The School for Ethics and Global Leadership

SEGL Spotlight: A Q&A with our new Board Chair, Paige Cottingham-Streater

Date: Jun 30nd, 2018

SEGL is excited and honored to welcome Paige Cottingham-Streater as its new Board Chair. Cottingam-Streater, a founding trustee of the School, is currently the Executive Director of the Japan-U.S. Friendship Commission, where she provides strategic direction, increases the visibility of the bilateral relationship between Japan and the United States, and promotes educational and cultural exchange.

Paige holds numerous volunteer positions, including Chair of the Board of Directors of the U.S. Japan Exchange and Teaching Programme Alumni Association and trustee at Montclair Kimberly Academy, an SEGL sending school. She is also the recipient of Japan’s Foreign Minister’s Commendation in recognition of her longstanding work to strengthen U.S.-Japan relations. Paige received her Juris Doctor from the National Law Center at The George Washington University, and holds a B.A. in Government and Asian Studies from Connecticut College.

We sat down with Paige to discuss what inspired her to work with SEGL, and how she envisions the school’s future.  

Q: What influenced your decision to join the SEGL board?

A: It was really Noah’s vision and passion for the school, or what at the time was the beginning of the school. Also, this belief that we need to have decision-makers who are not only informed about the world, but who are also ethical in their decision making. There are a number of leadership programs that focus on a specific skill set, but that element of being an ethical decision-maker has been absent from these programs, and establishing this type of program has been very important. I’m happy to be a part of it. 

Q: Can you share a student interaction that has been particularly meaningful during your time with SEGL?

A: I guess the two that stand out the most have been inside and outside the academic setting. First, I was invited to meet with the students one semester for a roundtable lunch session. This was for people who wanted to have a chance to discuss Japan-US relations. It was interesting for me because of my passion for the region and my desire to inform people of the importance of this specific relationship. This was prior to Prime Minister Abe’s visit to the US Congress, and I wanted to encourage them to expose themselves to the news during this time. What struck me was how informed the students already were. As members of the board we get great statistics about the admissions process, quality of applicants, etc., but to be able to talk to them about the issues was exciting for me and gave me a sense of pride that we are tapping into this talent and nurturing and supporting it. 

My other interaction was a bit more informal. I was hosting a young man who was an accepted applicant to SEGL and was visiting the school with a parent. I took him by the dorms and he had the chance to meet some of the other students during chore time after a meal. The SEGL students were thoughtful and answered his questions, but what was even more impressive was the conversation they were having during chores, which was very political and thought-provoking; not conversations you’d expect kids to be having while doing chores! The fact that a conversation like this was happening outside of the classroom reminded me of how unique and special SEGL is.

Q: In your opinion, what’s the most meaningful thing that the school has accomplished? What is something that you’re most proud of (past or present)?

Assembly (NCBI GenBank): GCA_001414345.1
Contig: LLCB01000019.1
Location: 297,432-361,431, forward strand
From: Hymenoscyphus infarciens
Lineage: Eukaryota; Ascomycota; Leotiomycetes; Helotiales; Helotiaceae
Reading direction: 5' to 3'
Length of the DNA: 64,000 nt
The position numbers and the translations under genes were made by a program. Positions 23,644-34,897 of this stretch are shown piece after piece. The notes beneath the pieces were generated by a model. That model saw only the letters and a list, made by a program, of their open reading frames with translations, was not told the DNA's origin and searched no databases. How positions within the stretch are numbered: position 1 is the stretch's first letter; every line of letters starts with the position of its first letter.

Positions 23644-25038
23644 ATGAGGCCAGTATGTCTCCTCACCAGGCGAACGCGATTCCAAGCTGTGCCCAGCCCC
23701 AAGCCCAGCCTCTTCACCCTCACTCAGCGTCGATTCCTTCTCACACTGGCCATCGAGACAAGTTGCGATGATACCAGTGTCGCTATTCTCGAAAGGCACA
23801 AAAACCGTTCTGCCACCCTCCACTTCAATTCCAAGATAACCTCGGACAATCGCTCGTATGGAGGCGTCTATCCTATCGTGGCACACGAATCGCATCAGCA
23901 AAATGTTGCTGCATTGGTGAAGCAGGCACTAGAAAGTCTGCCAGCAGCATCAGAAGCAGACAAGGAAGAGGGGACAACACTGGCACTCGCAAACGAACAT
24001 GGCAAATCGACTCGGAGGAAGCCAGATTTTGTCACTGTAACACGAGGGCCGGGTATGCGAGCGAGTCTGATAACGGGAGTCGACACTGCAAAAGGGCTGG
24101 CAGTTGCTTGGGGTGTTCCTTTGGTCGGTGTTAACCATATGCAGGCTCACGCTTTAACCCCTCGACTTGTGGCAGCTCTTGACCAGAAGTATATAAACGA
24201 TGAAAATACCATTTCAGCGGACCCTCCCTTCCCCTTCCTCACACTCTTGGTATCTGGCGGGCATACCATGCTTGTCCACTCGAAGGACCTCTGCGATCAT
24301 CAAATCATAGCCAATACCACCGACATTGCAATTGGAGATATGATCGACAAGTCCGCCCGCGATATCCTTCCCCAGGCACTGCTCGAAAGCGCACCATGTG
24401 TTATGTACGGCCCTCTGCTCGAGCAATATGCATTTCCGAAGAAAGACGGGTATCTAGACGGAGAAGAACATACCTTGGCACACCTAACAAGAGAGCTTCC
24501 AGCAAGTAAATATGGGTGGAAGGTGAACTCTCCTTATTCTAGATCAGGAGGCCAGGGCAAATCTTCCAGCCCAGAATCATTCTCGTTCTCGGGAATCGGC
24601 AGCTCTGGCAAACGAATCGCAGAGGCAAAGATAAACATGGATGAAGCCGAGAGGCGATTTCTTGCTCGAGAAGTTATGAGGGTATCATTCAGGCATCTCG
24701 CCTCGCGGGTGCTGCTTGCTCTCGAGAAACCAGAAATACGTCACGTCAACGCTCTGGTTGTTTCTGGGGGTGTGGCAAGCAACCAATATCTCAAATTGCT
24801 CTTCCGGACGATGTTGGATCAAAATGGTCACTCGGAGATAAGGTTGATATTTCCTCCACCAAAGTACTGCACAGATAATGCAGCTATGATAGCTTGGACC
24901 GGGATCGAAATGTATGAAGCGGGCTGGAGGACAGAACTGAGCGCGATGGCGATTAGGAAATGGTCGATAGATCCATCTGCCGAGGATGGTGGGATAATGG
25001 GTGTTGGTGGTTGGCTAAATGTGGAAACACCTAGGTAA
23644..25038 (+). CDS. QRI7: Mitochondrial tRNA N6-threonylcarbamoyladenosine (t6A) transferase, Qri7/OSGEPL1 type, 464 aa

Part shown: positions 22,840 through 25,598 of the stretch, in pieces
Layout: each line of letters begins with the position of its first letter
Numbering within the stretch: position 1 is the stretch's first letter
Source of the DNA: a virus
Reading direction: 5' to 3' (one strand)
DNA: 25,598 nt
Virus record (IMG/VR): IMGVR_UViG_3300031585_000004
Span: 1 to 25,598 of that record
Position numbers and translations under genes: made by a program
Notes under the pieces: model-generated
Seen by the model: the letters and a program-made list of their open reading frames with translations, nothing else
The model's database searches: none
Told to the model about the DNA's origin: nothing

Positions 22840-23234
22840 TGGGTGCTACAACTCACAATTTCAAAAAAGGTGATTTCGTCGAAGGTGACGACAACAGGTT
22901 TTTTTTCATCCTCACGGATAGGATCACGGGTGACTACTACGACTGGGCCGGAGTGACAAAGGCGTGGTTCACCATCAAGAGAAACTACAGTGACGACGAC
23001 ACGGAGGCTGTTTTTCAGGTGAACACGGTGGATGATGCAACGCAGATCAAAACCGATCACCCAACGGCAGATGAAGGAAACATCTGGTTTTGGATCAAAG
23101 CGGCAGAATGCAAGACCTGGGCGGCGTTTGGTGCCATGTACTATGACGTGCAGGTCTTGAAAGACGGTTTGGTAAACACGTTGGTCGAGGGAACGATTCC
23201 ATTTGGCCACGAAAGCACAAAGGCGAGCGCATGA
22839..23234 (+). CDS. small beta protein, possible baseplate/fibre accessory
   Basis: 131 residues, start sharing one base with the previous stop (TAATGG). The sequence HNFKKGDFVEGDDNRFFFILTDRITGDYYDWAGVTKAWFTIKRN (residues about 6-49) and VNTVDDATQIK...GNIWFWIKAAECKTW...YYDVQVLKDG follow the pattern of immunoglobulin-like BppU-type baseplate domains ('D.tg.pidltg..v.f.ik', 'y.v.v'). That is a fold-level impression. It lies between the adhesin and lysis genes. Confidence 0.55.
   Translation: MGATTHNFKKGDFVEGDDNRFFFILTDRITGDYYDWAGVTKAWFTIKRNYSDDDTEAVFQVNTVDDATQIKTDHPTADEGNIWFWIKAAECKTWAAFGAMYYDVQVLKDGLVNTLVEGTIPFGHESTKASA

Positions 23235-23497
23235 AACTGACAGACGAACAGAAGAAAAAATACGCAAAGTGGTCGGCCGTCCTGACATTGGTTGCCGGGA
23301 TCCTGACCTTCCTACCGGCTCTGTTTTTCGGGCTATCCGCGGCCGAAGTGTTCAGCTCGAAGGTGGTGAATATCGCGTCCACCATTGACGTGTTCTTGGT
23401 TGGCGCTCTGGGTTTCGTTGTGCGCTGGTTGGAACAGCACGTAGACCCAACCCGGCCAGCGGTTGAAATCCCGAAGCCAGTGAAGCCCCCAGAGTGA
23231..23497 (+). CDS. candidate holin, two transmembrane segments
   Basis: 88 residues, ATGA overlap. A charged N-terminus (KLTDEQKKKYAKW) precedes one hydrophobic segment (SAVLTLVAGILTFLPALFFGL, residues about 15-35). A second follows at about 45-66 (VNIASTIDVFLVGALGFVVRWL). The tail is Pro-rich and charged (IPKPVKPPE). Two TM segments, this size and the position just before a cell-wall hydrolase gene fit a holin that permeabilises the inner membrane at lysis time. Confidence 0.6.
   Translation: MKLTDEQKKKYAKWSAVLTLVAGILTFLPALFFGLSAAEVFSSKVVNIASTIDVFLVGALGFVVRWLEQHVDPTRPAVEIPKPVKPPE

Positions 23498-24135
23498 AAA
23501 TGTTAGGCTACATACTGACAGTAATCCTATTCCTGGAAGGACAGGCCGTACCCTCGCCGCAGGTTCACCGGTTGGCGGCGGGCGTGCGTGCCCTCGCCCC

A: The obvious would be the purchase of the residential buildings, which was a huge accomplishment for SEGL. The purchase means that we will have more funds available for needy students. Frankly, the fact that we’ve been able to offer the SEGL experience to so many students and have a wonderful pool of alumni is a huge accomplishment. The fact that 10 years ago there was no SEGL graduate, and now here we have this army of leaders, and leaders in their own schools and in their own aspects of life and in their own communities is a major accomplishment for SEGL.

(From left: Dudley Lacy – outgoing SEGL Board Chair, Paige Cottingham-Streater – incoming SEGL Board Chair, and Liz Wainger – incoming SEGL Board Vice Chair)

Q: At SEGL, we encourage our students to “narrow their gap” between where they are and where they want to be. What’s the most important gap that the school needs to narrow?

A: One might imagine that we would talk about finances – which is a reality. I appreciate the work of my predecessors who have helped to get us to the point of being financially stable and a healthy institution, but there’s certain opportunity for growth in terms of building an endowment in the future, which will allow us to offer the program to every student who has a need.

Also, we’ve done a great job with having diversity in our student body (race, geographic, etc.), but I don’t think we’ve had that same measure of success with our faculty and I’d love to see that gap narrowed. 

Q: Final thoughts? Anything else you want to add?

A: I want to take the opportunity to express gratitude. The school is a reflection of Noah’s vision, but in order for that vision to play out it takes hard work and commitment from a loyal staff who have an incredible amount of passion for our mission and the kids at SEGL. I’d also like to thank the parents who send SEGL their kids, especially in the early years, when we didn’t have the track record or reputation we do now. I’d also like to thank the generous donors who have contributed to SEGL over the years.  Whether they gave $10 or $100,000, their contribution has been transformative for SEGL and its students. Lastly, I’d like to thank the Board members, for not just being people who sign up to have their name associated with the School, but people who have been willing to invest financially and give their time. That to me, is priceless.